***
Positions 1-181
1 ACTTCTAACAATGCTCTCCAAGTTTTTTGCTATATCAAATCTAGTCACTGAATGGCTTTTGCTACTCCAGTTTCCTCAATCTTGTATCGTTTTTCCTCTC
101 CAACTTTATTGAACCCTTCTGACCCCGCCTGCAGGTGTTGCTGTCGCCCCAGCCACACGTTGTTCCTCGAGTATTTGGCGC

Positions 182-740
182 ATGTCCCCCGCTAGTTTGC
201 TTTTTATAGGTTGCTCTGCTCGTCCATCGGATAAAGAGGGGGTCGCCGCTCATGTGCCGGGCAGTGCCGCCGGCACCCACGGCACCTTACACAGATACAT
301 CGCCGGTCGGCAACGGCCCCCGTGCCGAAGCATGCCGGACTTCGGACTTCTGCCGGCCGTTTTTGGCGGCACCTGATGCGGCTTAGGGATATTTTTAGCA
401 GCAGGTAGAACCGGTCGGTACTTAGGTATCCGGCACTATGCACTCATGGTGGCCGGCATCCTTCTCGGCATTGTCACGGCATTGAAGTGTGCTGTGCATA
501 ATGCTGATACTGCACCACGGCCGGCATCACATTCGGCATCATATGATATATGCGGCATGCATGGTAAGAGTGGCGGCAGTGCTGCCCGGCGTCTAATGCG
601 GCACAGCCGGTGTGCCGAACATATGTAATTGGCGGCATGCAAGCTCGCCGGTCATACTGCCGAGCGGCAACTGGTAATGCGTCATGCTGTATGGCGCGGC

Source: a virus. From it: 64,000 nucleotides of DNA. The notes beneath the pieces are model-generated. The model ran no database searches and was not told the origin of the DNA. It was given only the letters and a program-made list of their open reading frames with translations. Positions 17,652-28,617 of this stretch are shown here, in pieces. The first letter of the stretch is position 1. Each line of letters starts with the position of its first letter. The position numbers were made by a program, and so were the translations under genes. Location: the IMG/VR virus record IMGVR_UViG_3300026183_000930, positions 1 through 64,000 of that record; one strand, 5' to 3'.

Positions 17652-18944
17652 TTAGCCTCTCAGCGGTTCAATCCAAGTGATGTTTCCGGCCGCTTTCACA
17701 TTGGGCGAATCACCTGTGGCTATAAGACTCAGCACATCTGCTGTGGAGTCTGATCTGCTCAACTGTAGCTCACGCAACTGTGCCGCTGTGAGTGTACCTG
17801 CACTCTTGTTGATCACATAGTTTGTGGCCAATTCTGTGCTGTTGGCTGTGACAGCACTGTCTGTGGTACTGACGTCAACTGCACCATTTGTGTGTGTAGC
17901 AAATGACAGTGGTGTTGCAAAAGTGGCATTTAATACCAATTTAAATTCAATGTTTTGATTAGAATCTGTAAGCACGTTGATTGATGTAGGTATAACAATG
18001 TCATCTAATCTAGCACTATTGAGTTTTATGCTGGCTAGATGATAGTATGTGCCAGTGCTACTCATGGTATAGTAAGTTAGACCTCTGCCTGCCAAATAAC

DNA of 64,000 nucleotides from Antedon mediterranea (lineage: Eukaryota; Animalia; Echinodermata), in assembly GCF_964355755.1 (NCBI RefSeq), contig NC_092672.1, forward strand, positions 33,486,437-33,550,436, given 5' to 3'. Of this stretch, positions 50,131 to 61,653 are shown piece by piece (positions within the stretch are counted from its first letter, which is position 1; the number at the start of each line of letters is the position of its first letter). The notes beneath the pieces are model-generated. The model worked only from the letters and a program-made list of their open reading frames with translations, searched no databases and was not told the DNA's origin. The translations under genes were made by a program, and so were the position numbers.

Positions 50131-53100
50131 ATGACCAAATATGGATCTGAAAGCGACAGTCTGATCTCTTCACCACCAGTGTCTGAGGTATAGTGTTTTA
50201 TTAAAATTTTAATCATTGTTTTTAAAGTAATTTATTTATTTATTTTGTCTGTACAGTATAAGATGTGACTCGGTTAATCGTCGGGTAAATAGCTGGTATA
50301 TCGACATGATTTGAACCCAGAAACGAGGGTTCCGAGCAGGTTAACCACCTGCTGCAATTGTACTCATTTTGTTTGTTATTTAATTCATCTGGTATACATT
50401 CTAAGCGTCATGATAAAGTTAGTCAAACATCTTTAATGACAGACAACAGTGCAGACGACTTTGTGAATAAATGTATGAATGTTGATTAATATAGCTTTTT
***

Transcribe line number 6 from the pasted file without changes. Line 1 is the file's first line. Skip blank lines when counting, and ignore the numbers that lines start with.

201 TTTTTATAGGTTGCTCTGCTCGTCCATCGGATAAAGAGGGGGTCGCCGCTCATGTGCCGGGCAGTGCCGCCGGCACCCACGGCACCTTACACAGATACAT